Anybody who knows me knows I’ve used the expression “I am one of the luckiest people in the world.” One reason for that is I’ve met so many great people over the years. My friend Simon Jacob is one of the most important. Simon has taken us into his family. Simon and all the Jacob family was extremely blessed to have Doreen Jacob as the Matriarch of their tribe. She’s was beautiful on the outside as well as so beautiful on in the inside. Doreen was a very warm, caring strong, and spiritual woman that lit up the room when she entered it.
We will always hold beautiful thoughts of her in our hearts. When she opened up the doors to her home to us, she helped us to understand more about the true meaning of family and friendship. I know Doreen’s soul will live within all of us. She has just moved to a higher place and one day we hope to meet her again. We thank her for her lessons. Both JoAnne and I were truly blessed to know her in this life.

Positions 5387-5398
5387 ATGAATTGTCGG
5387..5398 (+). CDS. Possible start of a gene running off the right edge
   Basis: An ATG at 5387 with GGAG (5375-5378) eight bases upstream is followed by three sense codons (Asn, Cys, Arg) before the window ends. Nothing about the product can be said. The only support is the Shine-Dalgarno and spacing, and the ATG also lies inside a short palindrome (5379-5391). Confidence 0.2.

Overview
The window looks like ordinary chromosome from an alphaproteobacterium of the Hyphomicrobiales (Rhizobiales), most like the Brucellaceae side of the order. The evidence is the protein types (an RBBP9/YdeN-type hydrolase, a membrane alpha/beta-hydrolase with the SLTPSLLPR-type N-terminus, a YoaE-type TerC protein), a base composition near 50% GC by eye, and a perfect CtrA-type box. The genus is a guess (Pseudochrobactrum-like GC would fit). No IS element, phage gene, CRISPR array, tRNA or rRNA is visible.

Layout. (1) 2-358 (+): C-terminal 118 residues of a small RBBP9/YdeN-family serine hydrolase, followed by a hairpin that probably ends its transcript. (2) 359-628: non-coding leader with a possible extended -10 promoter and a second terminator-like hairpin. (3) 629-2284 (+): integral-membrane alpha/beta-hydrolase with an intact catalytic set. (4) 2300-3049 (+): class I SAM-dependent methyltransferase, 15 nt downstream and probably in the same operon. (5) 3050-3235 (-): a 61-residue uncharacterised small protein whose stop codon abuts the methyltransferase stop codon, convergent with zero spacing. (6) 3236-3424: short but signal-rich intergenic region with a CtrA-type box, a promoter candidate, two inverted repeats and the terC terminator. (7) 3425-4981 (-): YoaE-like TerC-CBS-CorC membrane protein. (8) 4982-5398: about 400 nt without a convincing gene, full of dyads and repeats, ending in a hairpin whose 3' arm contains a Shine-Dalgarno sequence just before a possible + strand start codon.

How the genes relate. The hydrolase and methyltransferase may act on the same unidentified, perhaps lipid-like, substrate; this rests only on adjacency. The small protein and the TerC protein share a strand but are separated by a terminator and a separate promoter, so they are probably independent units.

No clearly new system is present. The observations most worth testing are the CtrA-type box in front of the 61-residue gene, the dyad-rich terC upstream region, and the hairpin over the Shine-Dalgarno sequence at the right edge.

A friend, Jim Morton Sr., a really good photographer did this portrait and I would like to share it.
This is what Jim wrote me when he sent it along. “I was asked to photograph our local Fire Department. They needed head shots for their department folders and a group Image of all current firemen and the Mayor along with the chaplain of the Department.
After doing the formal portraits I asked if anyone would like to do some pictures with their fallout gear on in the engine bays. All of the firemen said they would like to do it so it was time to have some fun. I used the Dynalite Baja B4 with the Dynalite 47 inch Grand soft box. I asked Captain Eric Pearson to sit on the front bumper of the new department Pumper. When looking through my viewfinder I noticed his reflection in the grill, and asked him move forward about 3-4 inched so his reflection would be seen completely. I never told him why I wanted him to move because I wanted to surprise him when the image was printed.